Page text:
>Hooray for the War On Terror
>Yesterday marked 2,000 deaths of American soldiers. See their faces here. I’m sure glad we are bringing freedom and liberty to the people of Iraq. I hope they don’t mind the 26,732 civilian casualties (to date) they’ve had to endure to get to this point. Oh well…I guess that’s the price you pay for democracy. And that is what they want, right? At least we are keeping the Iraqis from unleashing their WMDs against us…oh wait.
I personally am waiting for the day our dead in Iraq equals our 2,986 that died on 9/11. We are really showing it to those Arabs. We already killed 9 times that of their people. We’ll show them. Or maybe we’ll just piss them off into an endless cycle or terrorism and Jihad.
What am I saying? This war ended on May 1, 2003.
And since that wonderful occassion, 1864 of our soldiers have been killed. Sounds a little backwards, but what do I know about combat or the price of freedom?
Keep this in mind…one Bush did foresee this all happening…
“Extending the war into Iraq would have incurred incalculable human and political costs. We would have been forced to occupy Baghdad and, in effect, rule Iraq. The coalition would instantly have collapsed, the Arabs deserting in anger and other allies pulling out as well. Exceeding the U.N.’s mandate would have destroyed the precedent of international response to aggression we hoped to establish. Had we gone the invasion route, the U.S. could still be an occupying power in a bitterly hostile land.”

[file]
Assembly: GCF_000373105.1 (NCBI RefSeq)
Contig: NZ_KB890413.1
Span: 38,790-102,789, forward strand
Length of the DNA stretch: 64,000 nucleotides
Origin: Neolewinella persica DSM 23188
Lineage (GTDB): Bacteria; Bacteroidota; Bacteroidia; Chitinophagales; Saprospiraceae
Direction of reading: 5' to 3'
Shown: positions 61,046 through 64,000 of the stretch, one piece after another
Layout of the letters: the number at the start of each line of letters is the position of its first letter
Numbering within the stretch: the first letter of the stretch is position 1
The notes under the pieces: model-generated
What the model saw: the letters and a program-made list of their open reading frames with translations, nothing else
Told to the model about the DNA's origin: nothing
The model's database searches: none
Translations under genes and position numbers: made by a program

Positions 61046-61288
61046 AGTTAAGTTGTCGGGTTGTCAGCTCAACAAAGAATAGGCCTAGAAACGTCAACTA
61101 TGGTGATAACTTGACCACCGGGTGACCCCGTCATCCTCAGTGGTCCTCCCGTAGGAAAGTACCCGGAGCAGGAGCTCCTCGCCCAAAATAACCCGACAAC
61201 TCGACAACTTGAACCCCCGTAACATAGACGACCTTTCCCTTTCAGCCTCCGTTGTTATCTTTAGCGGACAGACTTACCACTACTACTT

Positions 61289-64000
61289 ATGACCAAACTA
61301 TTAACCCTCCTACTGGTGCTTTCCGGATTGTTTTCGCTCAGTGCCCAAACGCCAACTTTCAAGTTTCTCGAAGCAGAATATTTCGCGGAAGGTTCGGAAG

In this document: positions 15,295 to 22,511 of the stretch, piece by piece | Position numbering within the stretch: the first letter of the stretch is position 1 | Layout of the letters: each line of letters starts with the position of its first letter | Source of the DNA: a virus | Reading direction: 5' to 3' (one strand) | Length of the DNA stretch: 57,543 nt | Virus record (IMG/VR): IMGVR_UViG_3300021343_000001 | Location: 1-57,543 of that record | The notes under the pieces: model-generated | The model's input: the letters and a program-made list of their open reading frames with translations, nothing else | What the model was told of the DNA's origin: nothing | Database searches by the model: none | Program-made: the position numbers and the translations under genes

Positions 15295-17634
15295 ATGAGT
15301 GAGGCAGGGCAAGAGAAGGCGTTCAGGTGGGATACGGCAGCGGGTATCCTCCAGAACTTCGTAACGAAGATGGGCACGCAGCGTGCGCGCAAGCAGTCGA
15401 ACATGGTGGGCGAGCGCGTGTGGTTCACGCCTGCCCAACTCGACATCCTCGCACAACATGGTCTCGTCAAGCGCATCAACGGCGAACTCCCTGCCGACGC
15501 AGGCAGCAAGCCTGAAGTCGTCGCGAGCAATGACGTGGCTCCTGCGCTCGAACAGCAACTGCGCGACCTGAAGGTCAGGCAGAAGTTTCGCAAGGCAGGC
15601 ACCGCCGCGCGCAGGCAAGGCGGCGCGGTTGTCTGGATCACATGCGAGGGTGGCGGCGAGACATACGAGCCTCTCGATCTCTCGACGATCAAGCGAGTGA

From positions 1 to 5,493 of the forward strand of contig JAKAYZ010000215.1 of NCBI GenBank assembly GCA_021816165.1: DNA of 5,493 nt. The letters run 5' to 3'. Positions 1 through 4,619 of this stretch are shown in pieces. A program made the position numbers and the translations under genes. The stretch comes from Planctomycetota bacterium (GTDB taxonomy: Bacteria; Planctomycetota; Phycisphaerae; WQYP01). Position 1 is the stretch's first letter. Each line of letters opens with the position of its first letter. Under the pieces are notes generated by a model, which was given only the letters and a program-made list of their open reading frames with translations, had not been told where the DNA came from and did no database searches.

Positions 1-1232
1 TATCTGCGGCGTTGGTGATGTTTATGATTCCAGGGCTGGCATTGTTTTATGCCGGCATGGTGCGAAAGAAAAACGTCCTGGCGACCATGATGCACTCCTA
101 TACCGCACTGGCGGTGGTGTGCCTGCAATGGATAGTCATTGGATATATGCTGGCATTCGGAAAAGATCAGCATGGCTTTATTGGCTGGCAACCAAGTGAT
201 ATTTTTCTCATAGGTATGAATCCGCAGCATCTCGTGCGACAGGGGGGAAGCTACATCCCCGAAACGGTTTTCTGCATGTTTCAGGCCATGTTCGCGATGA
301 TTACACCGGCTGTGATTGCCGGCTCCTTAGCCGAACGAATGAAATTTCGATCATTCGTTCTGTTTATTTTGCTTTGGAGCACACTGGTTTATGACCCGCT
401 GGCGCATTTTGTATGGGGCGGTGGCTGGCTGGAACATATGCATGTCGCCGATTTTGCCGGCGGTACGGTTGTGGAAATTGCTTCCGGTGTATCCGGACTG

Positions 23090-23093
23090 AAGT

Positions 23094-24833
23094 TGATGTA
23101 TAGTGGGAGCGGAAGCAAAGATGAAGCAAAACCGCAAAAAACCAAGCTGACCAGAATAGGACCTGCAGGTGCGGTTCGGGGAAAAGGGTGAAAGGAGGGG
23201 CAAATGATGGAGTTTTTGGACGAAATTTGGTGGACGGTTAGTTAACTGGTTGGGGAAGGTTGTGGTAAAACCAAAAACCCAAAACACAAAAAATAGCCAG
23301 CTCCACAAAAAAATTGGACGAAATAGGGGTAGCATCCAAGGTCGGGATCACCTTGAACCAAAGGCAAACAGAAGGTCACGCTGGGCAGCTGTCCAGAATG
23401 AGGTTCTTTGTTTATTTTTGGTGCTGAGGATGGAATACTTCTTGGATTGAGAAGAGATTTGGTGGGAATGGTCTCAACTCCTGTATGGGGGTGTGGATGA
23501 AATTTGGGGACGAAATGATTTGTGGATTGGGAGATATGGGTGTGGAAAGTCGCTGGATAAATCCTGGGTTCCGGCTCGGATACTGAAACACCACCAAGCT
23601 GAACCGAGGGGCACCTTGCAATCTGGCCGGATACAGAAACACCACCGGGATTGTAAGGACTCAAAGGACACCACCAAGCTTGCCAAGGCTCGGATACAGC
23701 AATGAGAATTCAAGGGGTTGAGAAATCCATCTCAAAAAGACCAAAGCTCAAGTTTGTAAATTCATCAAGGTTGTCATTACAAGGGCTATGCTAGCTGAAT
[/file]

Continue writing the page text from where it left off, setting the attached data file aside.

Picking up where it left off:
— From “Why We Didn’t Remove Saddam” by George Bush [Sr.] and Brent Scowcroft, Time Magazine, 1998
So here’s to 2000 more and many more years of the endless war on terror. Cheers!
>As the Deuce Four heads home this week, they leave behind a Mosul that, while not yet in the clear, is much closer to security and prosperity than anyone would have considered possible eight months ago. In between the daily secret reports Kurilla has brought to his hospital room so he can track his battalion, the Commander watches television news, increasingly frustrated by what he sees as a clear, and inaccurate, negative bias. “When you get the news back here in the states, it’s all doom and body counts. I only wish the American public could see the incredible progress that is being made every day in Iraq, particularly in places like Mosul.
>See next post for my response.